They won’t have learned any physics from the ballet, but as Science Viking points out below, it’s about making people curious about science and getting them to think about science in general (remember: they might NEVER do that otherwise!)
      It’s not science education, but I think science engagement is about more than that.

  3. I used to do science shows, but no more. I’m not totally convinced that they are a good form of science communication. Now I concentrate on historical topics, like old manuscripts, Vikings and alchemy. But in each of my displays and workshops there is a large amount of science. Alchemy is about the history of chemistry. Vikings is about the physics of weapons and medieval technology. My Lindisfarne Gospels workshop is all about the chemistry of inks and pigments.

    Arts, Humanities and Sciences are all very much linked and by combining them you can open up far more people to the beauty and utility of science. I don’t charge much more than Simon for doing them, although I’m there for a whole day rather than just a couple of hours.

    Blatant advertising aside, to separate sciences out from the rest of life puts off a lot of people. A £30,000 ballet about Einstein may sound like a lot of money, but how many people got to see it? And even if they didn’t learn much about Einstein himself, maybe some of them were inspired to go and find out more. Good public engagement isn’t just about filling peoples’ heads with loads of facts, it’s about inspiring them to find out more on their own. Is good value for money just about cost per head of audience to put on the production? Or is it more about having 10,000 people come see it and having just one of those people become inspired and making an immeasurable contribution to society later in life? I suppose it all depends on your idea of value for money.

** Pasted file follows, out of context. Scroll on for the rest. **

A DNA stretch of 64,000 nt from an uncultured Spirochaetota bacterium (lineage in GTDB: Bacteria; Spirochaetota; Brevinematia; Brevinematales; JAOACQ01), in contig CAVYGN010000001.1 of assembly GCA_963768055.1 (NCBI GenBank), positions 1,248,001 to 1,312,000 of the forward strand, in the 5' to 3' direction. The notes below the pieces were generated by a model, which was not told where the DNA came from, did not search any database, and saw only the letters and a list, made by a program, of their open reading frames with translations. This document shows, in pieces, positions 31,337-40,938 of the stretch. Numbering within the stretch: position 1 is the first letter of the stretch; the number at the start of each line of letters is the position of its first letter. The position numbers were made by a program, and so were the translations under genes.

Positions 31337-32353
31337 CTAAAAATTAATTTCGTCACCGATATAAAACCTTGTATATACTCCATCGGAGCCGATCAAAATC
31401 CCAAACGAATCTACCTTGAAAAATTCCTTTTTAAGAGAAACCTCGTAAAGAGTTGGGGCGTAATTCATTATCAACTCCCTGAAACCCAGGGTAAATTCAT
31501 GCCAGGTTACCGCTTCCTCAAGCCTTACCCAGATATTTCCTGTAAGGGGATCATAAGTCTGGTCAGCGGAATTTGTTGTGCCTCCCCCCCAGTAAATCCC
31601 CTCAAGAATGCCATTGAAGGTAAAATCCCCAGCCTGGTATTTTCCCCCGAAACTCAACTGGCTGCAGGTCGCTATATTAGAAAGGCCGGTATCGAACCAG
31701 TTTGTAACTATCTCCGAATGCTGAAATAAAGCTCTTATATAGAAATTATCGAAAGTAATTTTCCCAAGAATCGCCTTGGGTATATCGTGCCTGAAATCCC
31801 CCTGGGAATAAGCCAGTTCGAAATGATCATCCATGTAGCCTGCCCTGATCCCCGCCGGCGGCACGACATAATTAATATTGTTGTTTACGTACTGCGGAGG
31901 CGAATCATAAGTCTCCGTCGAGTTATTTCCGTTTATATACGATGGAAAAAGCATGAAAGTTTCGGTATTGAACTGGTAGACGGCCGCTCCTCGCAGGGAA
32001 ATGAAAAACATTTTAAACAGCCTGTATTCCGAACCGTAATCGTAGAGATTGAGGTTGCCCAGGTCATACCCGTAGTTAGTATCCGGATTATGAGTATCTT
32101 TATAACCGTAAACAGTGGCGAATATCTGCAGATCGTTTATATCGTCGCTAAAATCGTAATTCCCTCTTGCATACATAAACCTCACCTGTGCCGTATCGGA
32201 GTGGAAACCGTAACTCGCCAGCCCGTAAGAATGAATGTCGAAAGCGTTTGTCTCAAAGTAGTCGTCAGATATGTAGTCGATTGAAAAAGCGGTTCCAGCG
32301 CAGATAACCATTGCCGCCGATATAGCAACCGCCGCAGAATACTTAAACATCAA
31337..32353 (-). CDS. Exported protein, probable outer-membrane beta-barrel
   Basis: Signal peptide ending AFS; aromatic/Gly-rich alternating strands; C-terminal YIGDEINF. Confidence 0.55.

Getting people who are only interested in the Humanities interested in Science can be very difficult. That’s why it is very important to combine them whenever possible, such as this story about the discovery of a possible new MRSA antibiotic discovered in a 1000 year old Anglo-Saxon medical remedy book http://www.sveducationalservices.co.uk/ancient-biotics/ at the University of Nottingham. Great discoveries can be made when the Sciences and the Humanities work together. If we don’t give the artists and lovers of the humanities an interest, or even recognition, of the Sciences, we could be losing a very valuable human resource.

    My favourite feedback from one of my historical displays was a 14 year old boy who was watching my Viking weapons display come up to me afterwards. He was learning about levers at school and told me I had helped him understand where his teacher could not because, although I was doing a history display I was explaining it in scientific terms. I think I earned my money that day.